where a, b, c, and d are the frequencies in a 2 × 2 contingency table. Regarding SIR, we used a Wald confidence interval for computing the 95% confidence intervals for SIR, i.e.,

$$\left(\widehat{SIR}-1.96\sqrt{\frac{\widehat{SIR}}{\sum_{\mathrm{i}=1}^{\mathrm{n}}{R}_{i}{P}_{i}}},\widehat{SIR}+1.96\sqrt{\frac{\widehat{SIR}}{\sum_{\mathrm{i}=1}^{\mathrm{n}}{R}_{i}{P}_{i}}}\right).$$
(3)

We also explored the time trends in SSI frequency, including the SSI frequency for all operations for a single surgical site and those stratified by laparoscopy, stoma construction, emergency surgery, and sex. For this purpose, we used the Cochran–Armitage trend test for a proportion over time. Statistical analyses were performed using JMP version 14 (SAS Institute Inc., Cary, NC, USA).

Ethical concerns

We analyzed data that are publicly available from the nationwide surveillance system, JANIS [10] and the analysis of publicly available data with no identifiable information did not require ethical approval. This complies with the national guideline, “ethics guideline for life science and medical research studies involving human subjects” (https://www.meti.go.jp/press/2020/03/20210323004/20210323004-1.pdf).

Results

The number of registered medical institutes in the JANIS SSI division and the total number of operations per medical institute are shown in Fig. 1 by type of surgery. Overall, for the seven different types of gastrointestinal surgery, an increased number of registrations to the SSI division were seen from 2012 to 2017. However, trends in the number of operations per institute were not uniform; the frequency of surgery for the upper gastrointestinal tract remained nearly constant or decreased over time, while that of the lower gastrointestinal tract increased or remained unchanged.

Fig. 1
figure1

Trends in the number of medical institutions registered in JANIS and the number of surgical operations, 2012–2017. Panels are shown separately for A esophagectomy, B gastrectomy, C total gastrectomy, D distal gastrectomy, E small bowel surgery, F colon surgery, and G rectal surgery. Bars represent the registered number of medical institutions, and the dotted lines show the annual average number of surgical operations per registered medical institution. JANIS Japan Nosocomial Infections Surveillance

Figure 2 shows the number of surgical operations by the type of surgery and the use of laparoscopy over time; both the number of operations and the number of laparoscopic surgeries increased over time. For each surgical site, the trend test revealed a significant decreasing trend for open surgery (p < 0.01 for all six surgical sites other than upper gastrointestinal surgery; Table 1), indicating that the use of laparoscopic surgery increased over time.

Fig. 2
figure2

Trends in gastrointestinal surgery among the medical institutions registered in JANIS, 2012–2017. Panels are shown separately for A esophagectomy, B gastrectomy, C total gastrectomy, D distal gastrectomy, E colon surgery, and F rectal surgery. The black bars represent the number of laparoscopic surgeries, and the gray bars represent the number of open surgeries. The solid circles indicate the proportion of laparoscopic surgeries of the total number of surgical operations, and the error bars shown by whiskers indicate the 95% confidence intervals for the proportion. JANIS Japan Nosocomial Infections Surveillance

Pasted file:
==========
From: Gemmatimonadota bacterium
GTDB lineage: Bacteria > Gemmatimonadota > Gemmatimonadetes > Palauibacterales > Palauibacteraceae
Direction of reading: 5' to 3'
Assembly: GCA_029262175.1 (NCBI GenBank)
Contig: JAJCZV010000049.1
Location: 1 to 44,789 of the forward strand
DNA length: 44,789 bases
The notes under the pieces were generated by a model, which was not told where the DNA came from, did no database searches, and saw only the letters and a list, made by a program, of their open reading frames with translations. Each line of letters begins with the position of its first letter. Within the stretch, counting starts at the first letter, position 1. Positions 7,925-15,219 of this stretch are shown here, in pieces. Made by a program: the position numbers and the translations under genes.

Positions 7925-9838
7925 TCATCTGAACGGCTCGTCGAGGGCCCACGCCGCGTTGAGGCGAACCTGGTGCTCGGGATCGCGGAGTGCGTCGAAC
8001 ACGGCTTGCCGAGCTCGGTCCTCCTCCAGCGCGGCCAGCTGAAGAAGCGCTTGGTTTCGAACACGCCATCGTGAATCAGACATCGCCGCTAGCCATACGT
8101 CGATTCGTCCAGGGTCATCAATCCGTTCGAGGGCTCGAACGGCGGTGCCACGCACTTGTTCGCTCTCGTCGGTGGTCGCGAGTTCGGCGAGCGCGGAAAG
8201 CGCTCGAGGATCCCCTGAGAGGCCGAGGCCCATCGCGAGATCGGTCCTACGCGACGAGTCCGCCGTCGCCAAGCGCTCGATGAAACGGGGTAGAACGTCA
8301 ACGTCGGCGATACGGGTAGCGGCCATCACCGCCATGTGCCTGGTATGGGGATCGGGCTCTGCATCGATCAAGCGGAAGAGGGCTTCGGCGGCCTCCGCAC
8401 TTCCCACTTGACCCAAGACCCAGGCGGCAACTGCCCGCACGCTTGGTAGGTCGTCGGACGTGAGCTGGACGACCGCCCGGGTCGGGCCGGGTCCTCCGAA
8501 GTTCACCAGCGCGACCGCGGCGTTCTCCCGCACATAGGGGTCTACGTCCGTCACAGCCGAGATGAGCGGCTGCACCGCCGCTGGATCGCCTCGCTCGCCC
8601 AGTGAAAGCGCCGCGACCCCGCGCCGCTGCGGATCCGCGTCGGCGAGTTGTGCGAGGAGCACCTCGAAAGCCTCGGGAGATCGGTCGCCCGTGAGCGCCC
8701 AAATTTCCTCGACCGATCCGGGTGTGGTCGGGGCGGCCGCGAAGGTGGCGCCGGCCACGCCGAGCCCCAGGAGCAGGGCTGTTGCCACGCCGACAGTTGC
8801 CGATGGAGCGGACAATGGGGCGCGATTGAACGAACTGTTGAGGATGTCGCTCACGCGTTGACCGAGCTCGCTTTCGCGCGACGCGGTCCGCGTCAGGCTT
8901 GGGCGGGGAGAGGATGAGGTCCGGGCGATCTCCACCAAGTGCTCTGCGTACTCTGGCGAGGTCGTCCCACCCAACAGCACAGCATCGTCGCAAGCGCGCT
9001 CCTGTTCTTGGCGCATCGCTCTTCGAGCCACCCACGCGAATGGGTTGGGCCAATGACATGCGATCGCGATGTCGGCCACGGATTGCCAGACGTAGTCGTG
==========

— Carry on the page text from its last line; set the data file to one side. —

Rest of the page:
Table 1 Trends in the proportion of operations by surgical technique and variable in Japan, 2012–2017

Time-dependent SSI risk is compared by type of surgery and the use of laparoscopy in Fig. 3. SSIs for all surgeries decreased significantly over time (Table 2). Except for gastrectomy (p = 0.37) and distal gastrectomy (p = 0.47), SSI incidence showed time-dependent decreasing trends (p = 0.01 for esophagectomy, and p < 0.01 for total gastrectomy, small bowel surgery, colon surgery, and rectal surgery; Table 2). Of the surgical sites with decreasing SIR, the frequency of SSI following laparoscopic surgery in the lower intestinal tract did not vary significantly with time (p = 0.39 for colon surgery and p = 1.00 for rectal surgery), while that for upper gastrointestinal tract surgery decreased over time (p = 0.04 for esophagectomy and p = 0.03 for total gastrectomy; Table 2). The relative risk of open surgery in causing an SSI event compared with laparoscopy is shown in Fig. 4. A relative risk > 1 was always the case for gastrectomy, distal gastrectomy, colon surgery, and rectal surgery, while this was not the case for esophagectomy and total gastrectomy, both of which involve long operation times for both open and laparoscopic/thoracoscopic surgeries. The observed SIR patterns were similar to the time-dependent trends for the crudely-calculated SSI events (Additional file 1: Figure S1).

Fig. 3
figure3

Trends in the standardized infection ratio among the medical institutions registered in JANIS, 2012–2017. Panels are shown separately for A esophagectomy, B gastrectomy, C total gastrectomy, D distal gastrectomy, E colon surgery, and F rectal surgery. The standardized infection ratio (SIR) was calculated using the 2013 data as a reference, correcting for patient status severity. A year with an SIR value > 1 had a higher frequency of surgical site infection events than in 2013, indicating that the medical facility's performance was lower than that in 2013. The solid circles represent the overall SIR numbers, and the errors bars (whiskers) indicate the 95% confidence intervals. Similarly, the open triangles and solid squares indicate SIRs for open surgery and laparoscopic surgery, respectively. JANIS Japan Nosocomial Infections Surveillance

Table 2 Trends in the incidence of surgical site infections in Japan, 2012–2017
Fig. 4
figure4